What The Papers Said: A round-up of Sunday business stories

Speculation is growing that David Montgomery, the former chief executive of Mirror Group, may stage a dramatic return to the newspaper with a takeover bid, possibly with American financial backing. Mr Montgomery played down the rumours last week.

Monsanto obtained copies of confidential European Commission documents ahead of a meeting in 1998 which approved milk from cattle treated with its bovine growth hormone (BST), according to Canadian government documents. The US biotech giant is also under fire in America, where it is pursuing farmers through the courts for not paying licence fees on its seeds.

The Government is set to announce a flotation of a 49 per cent stake in British Nuclear Fuels (BNFL) within the next month, although the sale may raise less than the expected pounds 1.5bn as institutions use new energy regulations to argue for a lower price.

A global price war could wipe out profits at Weetabix, the breakfast cereal maker, according to the Ofex-listed company's annual report which will be sent out to shareholders this week.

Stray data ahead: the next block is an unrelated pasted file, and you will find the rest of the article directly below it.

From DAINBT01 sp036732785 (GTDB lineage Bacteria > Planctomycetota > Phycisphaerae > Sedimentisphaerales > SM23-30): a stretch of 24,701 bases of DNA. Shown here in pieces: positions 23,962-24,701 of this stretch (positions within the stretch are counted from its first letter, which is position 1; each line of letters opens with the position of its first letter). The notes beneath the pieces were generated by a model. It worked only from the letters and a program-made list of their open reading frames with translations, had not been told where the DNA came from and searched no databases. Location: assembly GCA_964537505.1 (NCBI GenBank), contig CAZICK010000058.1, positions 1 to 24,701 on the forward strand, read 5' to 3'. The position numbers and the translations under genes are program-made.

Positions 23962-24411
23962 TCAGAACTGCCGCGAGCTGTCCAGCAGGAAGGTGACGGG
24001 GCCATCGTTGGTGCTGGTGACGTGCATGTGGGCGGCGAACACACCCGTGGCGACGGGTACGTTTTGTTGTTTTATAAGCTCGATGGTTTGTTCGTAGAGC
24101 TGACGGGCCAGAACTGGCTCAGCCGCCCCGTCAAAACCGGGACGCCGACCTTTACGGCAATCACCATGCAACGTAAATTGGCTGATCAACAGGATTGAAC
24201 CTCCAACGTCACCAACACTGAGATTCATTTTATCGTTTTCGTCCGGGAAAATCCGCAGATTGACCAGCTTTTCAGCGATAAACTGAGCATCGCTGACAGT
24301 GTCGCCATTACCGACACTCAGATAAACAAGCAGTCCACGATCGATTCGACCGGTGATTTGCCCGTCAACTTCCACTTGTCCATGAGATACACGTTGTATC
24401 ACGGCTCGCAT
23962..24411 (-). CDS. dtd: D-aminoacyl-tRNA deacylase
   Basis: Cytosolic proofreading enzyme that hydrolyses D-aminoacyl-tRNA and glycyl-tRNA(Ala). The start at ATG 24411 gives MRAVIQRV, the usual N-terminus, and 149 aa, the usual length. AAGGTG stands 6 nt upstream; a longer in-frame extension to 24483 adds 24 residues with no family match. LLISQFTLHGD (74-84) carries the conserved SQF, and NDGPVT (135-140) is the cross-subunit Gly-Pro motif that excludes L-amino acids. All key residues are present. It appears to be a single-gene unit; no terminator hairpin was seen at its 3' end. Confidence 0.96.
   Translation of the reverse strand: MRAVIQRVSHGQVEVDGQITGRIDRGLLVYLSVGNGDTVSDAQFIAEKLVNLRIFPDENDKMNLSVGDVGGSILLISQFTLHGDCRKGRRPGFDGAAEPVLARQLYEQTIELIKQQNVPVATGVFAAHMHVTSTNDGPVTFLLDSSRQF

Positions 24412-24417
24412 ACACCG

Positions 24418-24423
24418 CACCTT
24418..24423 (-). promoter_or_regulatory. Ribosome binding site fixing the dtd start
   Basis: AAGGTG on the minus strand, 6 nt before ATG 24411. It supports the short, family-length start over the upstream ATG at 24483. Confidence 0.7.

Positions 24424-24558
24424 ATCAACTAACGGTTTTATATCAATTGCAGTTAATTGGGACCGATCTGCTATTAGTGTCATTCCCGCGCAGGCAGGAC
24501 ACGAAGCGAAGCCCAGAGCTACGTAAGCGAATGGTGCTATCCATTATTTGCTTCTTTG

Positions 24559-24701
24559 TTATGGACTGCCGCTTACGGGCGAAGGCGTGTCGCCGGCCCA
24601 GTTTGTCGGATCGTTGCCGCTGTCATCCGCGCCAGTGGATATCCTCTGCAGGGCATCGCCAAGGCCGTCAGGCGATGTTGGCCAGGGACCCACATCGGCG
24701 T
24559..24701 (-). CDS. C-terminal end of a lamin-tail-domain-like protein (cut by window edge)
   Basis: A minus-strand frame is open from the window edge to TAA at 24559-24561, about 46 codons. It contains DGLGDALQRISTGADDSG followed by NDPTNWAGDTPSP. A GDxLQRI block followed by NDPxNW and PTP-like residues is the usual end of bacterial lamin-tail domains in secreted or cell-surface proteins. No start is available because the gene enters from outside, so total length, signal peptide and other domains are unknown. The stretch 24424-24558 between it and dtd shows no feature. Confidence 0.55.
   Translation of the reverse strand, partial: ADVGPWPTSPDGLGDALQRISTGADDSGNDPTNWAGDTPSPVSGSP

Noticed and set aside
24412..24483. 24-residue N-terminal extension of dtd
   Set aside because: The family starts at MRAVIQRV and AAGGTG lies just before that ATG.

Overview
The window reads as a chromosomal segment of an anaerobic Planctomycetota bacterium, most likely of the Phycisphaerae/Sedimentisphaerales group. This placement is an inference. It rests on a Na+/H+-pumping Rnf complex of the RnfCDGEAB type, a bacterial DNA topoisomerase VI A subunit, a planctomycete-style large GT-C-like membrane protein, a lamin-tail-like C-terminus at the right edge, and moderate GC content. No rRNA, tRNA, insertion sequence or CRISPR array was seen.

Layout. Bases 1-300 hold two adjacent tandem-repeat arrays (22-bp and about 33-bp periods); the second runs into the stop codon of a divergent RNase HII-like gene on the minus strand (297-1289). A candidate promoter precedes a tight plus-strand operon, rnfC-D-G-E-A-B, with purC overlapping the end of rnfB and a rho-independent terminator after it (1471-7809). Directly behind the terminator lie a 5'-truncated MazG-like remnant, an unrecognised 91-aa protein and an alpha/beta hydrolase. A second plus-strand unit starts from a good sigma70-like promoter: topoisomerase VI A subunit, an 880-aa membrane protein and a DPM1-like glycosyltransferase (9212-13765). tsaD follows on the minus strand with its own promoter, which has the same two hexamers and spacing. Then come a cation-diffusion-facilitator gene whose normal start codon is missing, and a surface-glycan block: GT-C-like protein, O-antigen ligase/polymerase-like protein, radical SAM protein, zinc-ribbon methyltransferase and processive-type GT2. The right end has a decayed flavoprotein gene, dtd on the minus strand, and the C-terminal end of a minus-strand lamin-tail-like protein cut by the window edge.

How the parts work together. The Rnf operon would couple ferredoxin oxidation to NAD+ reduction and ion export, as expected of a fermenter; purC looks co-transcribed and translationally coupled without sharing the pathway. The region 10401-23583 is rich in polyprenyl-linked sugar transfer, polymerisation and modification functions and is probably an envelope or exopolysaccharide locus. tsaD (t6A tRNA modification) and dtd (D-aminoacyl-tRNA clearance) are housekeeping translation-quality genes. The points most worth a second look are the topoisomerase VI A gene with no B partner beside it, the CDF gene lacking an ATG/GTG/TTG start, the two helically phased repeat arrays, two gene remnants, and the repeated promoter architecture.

Unilever is expected to use its pounds 6bn cash pile to launch a pounds 1.5bn-pounds 2bn share buyback when the Anglo-Dutch consumer giant announces its full-year figures on Tuesday.

Laura Ashley may be taken private by its 40 per cent shareholder Malaysian United Industries in a bid to radically restructure the ailing fashion retailer.

However, Malaysian curbs on overseas investment could prevent any takeover move in the immediate future.

The pounds 3bn privatisation of British Nuclear Fuels (BNFL) could be delayed by row between the Department of Trade and Industry and the KPMG team, which has been looking into the options for selling off BNFL.

KPMG's final report is expected to recommend a flotation, which could prompt the Government to request further studies and may mean any proceeds from the sell-off might not reach the Treasury before the next general election.

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